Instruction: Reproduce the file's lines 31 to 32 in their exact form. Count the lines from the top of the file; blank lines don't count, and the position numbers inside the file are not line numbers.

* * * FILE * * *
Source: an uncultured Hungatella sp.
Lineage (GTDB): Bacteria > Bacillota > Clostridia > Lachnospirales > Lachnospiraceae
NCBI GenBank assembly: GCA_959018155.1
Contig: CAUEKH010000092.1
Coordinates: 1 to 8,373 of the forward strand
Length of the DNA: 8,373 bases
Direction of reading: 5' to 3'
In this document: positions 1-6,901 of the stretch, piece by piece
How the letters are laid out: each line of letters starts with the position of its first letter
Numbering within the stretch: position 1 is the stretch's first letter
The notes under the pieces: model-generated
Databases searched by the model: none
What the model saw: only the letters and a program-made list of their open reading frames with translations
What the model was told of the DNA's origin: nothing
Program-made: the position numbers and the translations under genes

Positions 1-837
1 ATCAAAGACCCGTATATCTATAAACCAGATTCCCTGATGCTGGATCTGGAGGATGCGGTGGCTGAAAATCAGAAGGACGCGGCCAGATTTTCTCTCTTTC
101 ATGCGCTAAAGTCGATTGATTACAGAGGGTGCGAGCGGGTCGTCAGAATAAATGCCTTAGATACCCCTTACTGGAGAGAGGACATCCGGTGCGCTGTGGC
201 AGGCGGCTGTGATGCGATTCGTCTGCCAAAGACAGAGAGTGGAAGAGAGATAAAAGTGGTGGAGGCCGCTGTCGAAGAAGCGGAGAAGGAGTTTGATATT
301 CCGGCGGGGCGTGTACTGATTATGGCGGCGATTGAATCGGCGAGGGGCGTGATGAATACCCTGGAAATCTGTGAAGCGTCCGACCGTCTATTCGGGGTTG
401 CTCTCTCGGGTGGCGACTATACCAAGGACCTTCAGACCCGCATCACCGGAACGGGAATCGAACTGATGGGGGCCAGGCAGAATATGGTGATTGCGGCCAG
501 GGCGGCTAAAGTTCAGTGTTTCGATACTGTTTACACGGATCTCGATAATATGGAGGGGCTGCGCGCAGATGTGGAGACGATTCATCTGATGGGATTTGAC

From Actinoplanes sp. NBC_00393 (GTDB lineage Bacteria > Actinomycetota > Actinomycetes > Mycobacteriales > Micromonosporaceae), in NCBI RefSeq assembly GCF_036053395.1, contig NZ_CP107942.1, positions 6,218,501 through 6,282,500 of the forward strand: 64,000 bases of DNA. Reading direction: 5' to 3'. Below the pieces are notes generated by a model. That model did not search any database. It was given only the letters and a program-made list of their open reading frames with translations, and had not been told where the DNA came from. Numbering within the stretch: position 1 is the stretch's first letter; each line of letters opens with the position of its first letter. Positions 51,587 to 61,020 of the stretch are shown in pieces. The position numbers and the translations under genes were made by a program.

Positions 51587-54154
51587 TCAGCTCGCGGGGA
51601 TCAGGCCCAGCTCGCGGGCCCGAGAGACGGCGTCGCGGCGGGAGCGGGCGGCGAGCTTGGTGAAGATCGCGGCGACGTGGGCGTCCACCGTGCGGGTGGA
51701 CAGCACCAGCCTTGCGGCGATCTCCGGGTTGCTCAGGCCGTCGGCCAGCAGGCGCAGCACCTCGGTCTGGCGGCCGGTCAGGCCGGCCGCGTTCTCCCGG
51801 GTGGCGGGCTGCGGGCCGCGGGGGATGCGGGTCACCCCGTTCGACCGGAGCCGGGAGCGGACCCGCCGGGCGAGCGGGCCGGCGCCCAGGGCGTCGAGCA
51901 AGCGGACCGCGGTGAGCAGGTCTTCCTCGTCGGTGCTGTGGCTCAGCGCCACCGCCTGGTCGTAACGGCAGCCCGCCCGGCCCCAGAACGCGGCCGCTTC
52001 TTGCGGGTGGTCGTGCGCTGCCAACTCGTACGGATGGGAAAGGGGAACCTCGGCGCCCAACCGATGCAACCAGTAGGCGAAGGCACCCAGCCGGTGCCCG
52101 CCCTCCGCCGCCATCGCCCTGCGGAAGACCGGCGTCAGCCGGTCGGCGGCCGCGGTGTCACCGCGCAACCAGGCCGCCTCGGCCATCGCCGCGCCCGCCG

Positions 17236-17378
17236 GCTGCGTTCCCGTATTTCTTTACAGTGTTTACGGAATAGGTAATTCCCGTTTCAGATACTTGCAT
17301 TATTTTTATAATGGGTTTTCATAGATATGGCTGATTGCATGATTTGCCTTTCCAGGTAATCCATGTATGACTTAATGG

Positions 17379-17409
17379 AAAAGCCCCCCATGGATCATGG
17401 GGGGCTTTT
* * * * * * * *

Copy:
52101 CCCTCCGCCGCCATCGCCCTGCGGAAGACCGGCGTCAGCCGGTCGGCGGCCGCGGTGTCACCGCGCAACCAGGCCGCCTCGGCCATCGCCGCGCCCGCCG

Positions 17236-17378